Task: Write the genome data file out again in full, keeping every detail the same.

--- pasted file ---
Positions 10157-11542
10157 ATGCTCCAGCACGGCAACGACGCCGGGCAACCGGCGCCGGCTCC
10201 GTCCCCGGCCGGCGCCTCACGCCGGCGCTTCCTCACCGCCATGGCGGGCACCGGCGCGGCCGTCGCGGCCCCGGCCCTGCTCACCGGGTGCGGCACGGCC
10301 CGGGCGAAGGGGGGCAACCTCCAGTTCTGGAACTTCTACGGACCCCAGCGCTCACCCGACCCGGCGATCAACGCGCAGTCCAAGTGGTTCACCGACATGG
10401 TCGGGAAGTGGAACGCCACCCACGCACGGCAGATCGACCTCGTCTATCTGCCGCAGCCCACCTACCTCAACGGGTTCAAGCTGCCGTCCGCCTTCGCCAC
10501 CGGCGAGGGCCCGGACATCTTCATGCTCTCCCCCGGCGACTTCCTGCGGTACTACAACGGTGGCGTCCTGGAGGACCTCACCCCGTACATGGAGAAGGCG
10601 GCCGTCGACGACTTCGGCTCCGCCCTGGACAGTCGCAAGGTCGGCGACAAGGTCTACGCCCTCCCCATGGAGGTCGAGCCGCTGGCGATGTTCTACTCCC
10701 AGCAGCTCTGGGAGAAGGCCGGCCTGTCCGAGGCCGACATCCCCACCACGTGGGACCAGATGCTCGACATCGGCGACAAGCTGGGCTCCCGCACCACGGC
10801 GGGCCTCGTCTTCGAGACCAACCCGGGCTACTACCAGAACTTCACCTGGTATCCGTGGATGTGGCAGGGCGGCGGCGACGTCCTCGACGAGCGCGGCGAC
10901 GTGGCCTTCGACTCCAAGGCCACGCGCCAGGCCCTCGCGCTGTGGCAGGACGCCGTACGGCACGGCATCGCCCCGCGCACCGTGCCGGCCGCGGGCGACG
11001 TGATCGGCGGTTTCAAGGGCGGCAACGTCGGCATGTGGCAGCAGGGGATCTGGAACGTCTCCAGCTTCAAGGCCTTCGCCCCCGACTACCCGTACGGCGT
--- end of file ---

Positions 10157-11542
10157 ATGCTCCAGCACGGCAACGACGCCGGGCAACCGGCGCCGGCTCC
10201 GTCCCCGGCCGGCGCCTCACGCCGGCGCTTCCTCACCGCCATGGCGGGCACCGGCGCGGCCGTCGCGGCCCCGGCCCTGCTCACCGGGTGCGGCACGGCC
10301 CGGGCGAAGGGGGGCAACCTCCAGTTCTGGAACTTCTACGGACCCCAGCGCTCACCCGACCCGGCGATCAACGCGCAGTCCAAGTGGTTCACCGACATGG
10401 TCGGGAAGTGGAACGCCACCCACGCACGGCAGATCGACCTCGTCTATCTGCCGCAGCCCACCTACCTCAACGGGTTCAAGCTGCCGTCCGCCTTCGCCAC
10501 CGGCGAGGGCCCGGACATCTTCATGCTCTCCCCCGGCGACTTCCTGCGGTACTACAACGGTGGCGTCCTGGAGGACCTCACCCCGTACATGGAGAAGGCG
10601 GCCGTCGACGACTTCGGCTCCGCCCTGGACAGTCGCAAGGTCGGCGACAAGGTCTACGCCCTCCCCATGGAGGTCGAGCCGCTGGCGATGTTCTACTCCC
10701 AGCAGCTCTGGGAGAAGGCCGGCCTGTCCGAGGCCGACATCCCCACCACGTGGGACCAGATGCTCGACATCGGCGACAAGCTGGGCTCCCGCACCACGGC
10801 GGGCCTCGTCTTCGAGACCAACCCGGGCTACTACCAGAACTTCACCTGGTATCCGTGGATGTGGCAGGGCGGCGGCGACGTCCTCGACGAGCGCGGCGAC
10901 GTGGCCTTCGACTCCAAGGCCACGCGCCAGGCCCTCGCGCTGTGGCAGGACGCCGTACGGCACGGCATCGCCCCGCGCACCGTGCCGGCCGCGGGCGACG
11001 TGATCGGCGGTTTCAAGGGCGGCAACGTCGGCATGTGGCAGCAGGGGATCTGGAACGTCTCCAGCTTCAAGGCCTTCGCCCCCGACTACCCGTACGGCGT